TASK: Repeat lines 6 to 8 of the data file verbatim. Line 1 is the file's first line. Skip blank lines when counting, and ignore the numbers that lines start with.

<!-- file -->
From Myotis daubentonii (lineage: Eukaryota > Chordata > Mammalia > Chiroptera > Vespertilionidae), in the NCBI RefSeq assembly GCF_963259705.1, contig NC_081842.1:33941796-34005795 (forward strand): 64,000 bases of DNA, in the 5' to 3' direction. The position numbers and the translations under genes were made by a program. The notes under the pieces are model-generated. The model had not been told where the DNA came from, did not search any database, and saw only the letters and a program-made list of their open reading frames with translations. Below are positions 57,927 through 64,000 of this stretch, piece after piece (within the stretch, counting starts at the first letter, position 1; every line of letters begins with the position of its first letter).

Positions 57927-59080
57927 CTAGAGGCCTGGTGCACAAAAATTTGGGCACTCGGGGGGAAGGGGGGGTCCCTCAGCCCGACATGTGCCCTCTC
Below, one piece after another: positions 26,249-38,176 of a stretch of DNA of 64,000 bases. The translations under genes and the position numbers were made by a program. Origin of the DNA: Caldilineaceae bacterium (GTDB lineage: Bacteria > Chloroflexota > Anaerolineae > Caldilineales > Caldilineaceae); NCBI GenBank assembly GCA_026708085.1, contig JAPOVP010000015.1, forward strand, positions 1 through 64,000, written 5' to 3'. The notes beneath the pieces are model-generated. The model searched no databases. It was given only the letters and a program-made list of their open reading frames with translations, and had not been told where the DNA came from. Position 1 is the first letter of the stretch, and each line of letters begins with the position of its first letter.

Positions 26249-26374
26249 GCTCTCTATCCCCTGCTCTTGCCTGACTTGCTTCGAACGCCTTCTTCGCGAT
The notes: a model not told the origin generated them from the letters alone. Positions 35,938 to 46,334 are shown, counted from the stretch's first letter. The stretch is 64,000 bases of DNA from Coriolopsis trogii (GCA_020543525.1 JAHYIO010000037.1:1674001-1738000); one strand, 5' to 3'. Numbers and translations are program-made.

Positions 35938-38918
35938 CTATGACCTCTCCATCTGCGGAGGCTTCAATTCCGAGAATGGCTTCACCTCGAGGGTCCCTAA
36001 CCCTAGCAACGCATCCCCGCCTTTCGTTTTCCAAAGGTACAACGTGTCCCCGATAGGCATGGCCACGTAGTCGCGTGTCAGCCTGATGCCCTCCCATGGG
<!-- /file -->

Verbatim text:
26249 GCTCTCTATCCCCTGCTCTTGCCTGACTTGCTTCGAACGCCTTCTTCGCGAT
The notes: a model not told the origin generated them from the letters alone. Positions 35,938 to 46,334 are shown, counted from the stretch's first letter. The stretch is 64,000 bases of DNA from Coriolopsis trogii (GCA_020543525.1 JAHYIO010000037.1:1674001-1738000); one strand, 5' to 3'. Numbers and translations are program-made.

Positions 35938-38918